I learned that if I could get the room or have a chance to open a conversation, I would be able to find opportunities and close the deal. Social media kept me relevant and connected to the world, but I would always prefer to hunt for my potential work in the real world.

I never used traditional and modern tools like SEO, but I did learn to leverage social media and became effective at reaching out to people and brands on Instagram to get their contact information. This would usually lead to opportunity. In the future, as I scale, I will use more online tools to grow, but I believe in the beginning, as a small company, you can grow quickly without defaulting to big marketing dollars.

Break your goals up into bite-sized tasks and figure out a sustainable way to measure your success. But before you do that, define what success means to you or that’s a mountain top you will never summit.

I remember I was based in Iceland in 2019 because I had used Instagram to message Hafthor Bjornson, who played The Mountain in Game of Thrones. The message was just a few words, but it bridged the opportunity to get me to the country and land him as a loyal client.

About a year before this, I had used Instagram to message a non-profit in French Polynesia, and they loved my work, so I flew out to the island of Moorea and made films in the most beautiful tropics you could ever imagine. It is safe to say, social media is a powerful tool if you know your intentions with it.

How are you doing today and what does the future look like?

I am doing well today. I am very blessed to have a creative business with a heartbeat during a pandemic. It is reassuring to know that all the work I put into building strong relationships yielded fruit during such difficult times.

I would say my work is now split evenly between filmmaking and photography, but I am more recognized for my photo work because it has been published in many publications. I still perceive the world in a filmmaking manner so my heart will always belong to that craft.

The future is exciting. I find myself operating more like an agency these days. I have opportunities to come in and instead of saying no to the ones that don’t align, I find an artist is suitable for the project and I arrange everything to make it happen. I find this model more sustainable and it is also more rewarding to help out the community.

Delegating my time has allowed me to work on fewer projects but more meaningful ones. I believe this is the direction I want to be moving. I learned that saying yes to everything not only hurts your brand, it also causes burnout very quickly.

Through starting the business, have you learned anything particularly helpful or advantageous?

I have a plethora of life lessons that have been attained since setting out on this journey. Too many to share here but I will list a few of my favorites.

I learned that in business, there are more ways to value things than just with money. I believe I found my stride in the market because I didn’t measure everything in dollar signs. It started with passion and then everything else came as a result.

I found that specializing in one area of the market could be the best thing you do for your business. If you remain a generalist, then you will generate revenue like a generalist and will attract the problems of a generalist. Typically, if you are known to have a niche, fewer people will question your value and skillset.

Life and business take after the ocean. There are seasons of low tide and high tide and your job is to realize where you are at the time and enjoy the present. When work is slow, you daydream about all the work you want. When work is booming, you daydream about the rest you want. It is all about finding happiness in the different seasons.

What platform/tools do you use for your business?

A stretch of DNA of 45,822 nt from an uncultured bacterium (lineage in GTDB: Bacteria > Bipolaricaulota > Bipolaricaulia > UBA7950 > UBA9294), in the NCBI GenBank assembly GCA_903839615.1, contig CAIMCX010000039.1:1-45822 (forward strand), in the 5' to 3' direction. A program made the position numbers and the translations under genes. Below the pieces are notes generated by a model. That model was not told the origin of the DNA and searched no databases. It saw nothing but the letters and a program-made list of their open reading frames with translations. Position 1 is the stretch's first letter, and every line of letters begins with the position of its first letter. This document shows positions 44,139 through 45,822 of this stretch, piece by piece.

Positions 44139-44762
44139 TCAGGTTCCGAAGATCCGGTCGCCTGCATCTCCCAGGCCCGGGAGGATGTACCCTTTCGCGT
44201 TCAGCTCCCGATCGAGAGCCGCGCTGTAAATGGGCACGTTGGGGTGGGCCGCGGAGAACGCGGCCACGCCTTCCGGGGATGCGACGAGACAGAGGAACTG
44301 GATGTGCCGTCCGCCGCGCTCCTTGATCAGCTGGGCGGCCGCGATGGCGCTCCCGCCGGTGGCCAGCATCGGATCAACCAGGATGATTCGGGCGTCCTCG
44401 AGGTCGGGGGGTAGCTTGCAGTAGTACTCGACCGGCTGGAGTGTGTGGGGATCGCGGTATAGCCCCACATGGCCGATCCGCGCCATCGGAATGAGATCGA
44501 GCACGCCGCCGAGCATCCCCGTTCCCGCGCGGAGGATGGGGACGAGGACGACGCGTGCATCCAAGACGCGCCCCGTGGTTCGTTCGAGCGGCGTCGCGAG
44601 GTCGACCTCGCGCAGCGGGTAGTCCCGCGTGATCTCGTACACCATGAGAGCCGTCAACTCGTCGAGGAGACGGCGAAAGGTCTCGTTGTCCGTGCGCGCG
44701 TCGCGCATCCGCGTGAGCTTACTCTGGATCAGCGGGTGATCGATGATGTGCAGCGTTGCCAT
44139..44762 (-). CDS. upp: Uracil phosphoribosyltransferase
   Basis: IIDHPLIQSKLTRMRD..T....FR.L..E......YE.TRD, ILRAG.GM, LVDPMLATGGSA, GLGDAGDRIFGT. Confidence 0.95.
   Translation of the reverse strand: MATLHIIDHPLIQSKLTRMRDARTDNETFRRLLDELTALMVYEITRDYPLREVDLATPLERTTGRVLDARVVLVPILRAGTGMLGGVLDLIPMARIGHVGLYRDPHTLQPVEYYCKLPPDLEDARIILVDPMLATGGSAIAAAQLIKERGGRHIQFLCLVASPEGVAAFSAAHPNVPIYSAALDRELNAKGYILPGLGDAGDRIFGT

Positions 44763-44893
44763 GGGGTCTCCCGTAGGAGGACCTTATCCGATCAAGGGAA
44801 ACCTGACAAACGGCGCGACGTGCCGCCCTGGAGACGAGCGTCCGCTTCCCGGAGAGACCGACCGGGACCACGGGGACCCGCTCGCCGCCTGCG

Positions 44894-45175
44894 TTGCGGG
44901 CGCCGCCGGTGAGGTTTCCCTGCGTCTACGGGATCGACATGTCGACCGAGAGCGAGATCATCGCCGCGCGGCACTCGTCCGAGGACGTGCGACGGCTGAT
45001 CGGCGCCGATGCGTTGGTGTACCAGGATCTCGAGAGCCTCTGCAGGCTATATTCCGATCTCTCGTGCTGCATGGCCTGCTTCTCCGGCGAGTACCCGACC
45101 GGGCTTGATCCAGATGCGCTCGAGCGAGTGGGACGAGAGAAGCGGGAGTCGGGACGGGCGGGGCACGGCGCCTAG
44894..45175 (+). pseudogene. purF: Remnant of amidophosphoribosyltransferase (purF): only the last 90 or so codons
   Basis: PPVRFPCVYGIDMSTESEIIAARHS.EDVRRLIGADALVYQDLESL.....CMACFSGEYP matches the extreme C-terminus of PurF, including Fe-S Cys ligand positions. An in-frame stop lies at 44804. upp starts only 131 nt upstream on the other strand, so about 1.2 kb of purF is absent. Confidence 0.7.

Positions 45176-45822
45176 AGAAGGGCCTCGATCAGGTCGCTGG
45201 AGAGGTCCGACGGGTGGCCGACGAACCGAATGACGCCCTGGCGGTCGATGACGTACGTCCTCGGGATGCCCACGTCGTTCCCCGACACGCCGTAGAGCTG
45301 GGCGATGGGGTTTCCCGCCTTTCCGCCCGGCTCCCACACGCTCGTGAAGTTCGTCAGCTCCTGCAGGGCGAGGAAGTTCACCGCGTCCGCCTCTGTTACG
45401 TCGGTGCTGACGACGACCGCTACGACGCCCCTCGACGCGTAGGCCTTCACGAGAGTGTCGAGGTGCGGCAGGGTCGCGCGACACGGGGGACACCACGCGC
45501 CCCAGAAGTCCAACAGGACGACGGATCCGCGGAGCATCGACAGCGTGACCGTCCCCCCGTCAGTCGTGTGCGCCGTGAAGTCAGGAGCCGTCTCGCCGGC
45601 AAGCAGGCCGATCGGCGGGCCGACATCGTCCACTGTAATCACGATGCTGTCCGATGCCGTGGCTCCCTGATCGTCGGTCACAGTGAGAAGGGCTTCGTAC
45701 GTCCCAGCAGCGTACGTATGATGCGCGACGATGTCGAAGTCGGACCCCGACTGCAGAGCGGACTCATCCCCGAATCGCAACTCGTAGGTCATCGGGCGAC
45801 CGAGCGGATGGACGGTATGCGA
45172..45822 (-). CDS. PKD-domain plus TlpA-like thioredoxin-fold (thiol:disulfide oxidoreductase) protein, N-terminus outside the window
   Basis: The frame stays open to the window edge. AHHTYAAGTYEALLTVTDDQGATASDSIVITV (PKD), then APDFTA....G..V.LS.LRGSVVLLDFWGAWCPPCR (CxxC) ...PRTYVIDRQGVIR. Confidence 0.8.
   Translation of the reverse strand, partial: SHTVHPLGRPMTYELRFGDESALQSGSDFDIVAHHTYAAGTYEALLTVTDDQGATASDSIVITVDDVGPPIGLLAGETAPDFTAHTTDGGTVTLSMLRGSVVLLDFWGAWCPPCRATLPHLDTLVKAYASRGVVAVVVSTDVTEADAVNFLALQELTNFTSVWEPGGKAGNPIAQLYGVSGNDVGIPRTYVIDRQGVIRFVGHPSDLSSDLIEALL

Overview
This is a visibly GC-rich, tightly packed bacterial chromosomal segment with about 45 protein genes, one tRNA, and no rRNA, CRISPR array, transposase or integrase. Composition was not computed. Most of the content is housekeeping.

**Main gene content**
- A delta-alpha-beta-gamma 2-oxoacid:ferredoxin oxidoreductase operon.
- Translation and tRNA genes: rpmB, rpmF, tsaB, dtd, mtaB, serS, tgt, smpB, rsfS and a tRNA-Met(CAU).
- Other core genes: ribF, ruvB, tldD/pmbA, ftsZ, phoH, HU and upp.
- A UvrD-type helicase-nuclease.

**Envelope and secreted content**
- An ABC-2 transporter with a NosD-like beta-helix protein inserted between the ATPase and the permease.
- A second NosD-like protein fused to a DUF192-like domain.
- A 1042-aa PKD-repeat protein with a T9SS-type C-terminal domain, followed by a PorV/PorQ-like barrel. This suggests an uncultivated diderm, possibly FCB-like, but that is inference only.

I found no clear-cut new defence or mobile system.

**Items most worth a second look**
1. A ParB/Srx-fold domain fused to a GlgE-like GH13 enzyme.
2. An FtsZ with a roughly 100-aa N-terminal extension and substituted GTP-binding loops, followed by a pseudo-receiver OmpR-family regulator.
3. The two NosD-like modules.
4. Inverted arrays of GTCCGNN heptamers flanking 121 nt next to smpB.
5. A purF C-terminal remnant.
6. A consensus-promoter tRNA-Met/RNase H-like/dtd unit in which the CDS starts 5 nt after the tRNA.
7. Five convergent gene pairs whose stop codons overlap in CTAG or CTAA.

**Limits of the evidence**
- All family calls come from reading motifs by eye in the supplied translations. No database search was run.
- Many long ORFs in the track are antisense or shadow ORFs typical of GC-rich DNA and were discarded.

I think my tools are pretty simple. I use email and messaging to communicate. I use social media to reach out and connect with people and brands. I have my website to showcase my portfolios and sell prints.

I find that keeping my processes simple allows me to be more productive in areas that matter most to me. For a while, I did try new and innovative technology to manage my time and work but simplifying made tasks much more enjoyable to tackle daily.

For all my creative exports, I use the Adobe suite. Photoshop is my specialization for photography and Premiere is my go-to for all filmmaking needs. After Effects is occasionally used when I need more advanced effects.

There is a wonderful platform called Pixieset that all photographers should use. It's a gallery platform where you upload your client work and it arranges it into a minimalistic webpage and the clients browse and purchase their selects from there. You can manage who enters and what emails register.

What have been the most influential books, podcasts, or other resources?

I never enjoyed reading until I wanted to elevate my mind, my art, and my business. Now I am obsessed with podcasts, audiobooks, and books. My reading list rotates between three genres; books about art, business, and biographies.

My favorite book on art is called, The Artist’s Way by Julia Cameron. It helped me get myself out of the biggest creative rut I ever had. My favorite business book is called, The Win Without Pitching Manifesto by Blair Enns. This book taught me how to sell my work without giving up my position or leverage. It is a must-read if you are selling your services in the creative industry. My favorite biography so far is Green Lights by Matthew McConaughey.

Advice for other entrepreneurs who want to get started or are just starting out?

I believe all the good advice is already out there, you just have to take what works for you and apply it to your life. I am a firm believer that failure is the best teacher. Learn to change your mindset to think “Win or Learn”.

Break your goals up into bite-sized tasks and figure out a sustainable way to measure your success. But before you do that, define what success means to you or that’s a mountain top you will never summit.

Where can we go to learn more?

I am most active on Instagram. I choose to focus on just one social media platform because I don’t want to lose more time in a day to other addictive platforms. You can see where I am, and what I am working on and also connect with me there. I love meeting new people and hearing stories. I have also been on two or three podcasts and you could learn more about my story there. Those episodes can be found on my Instagram as well.

You can find my films, prints, and published photographs on my website.

If you have any questions or comments, drop a comment below!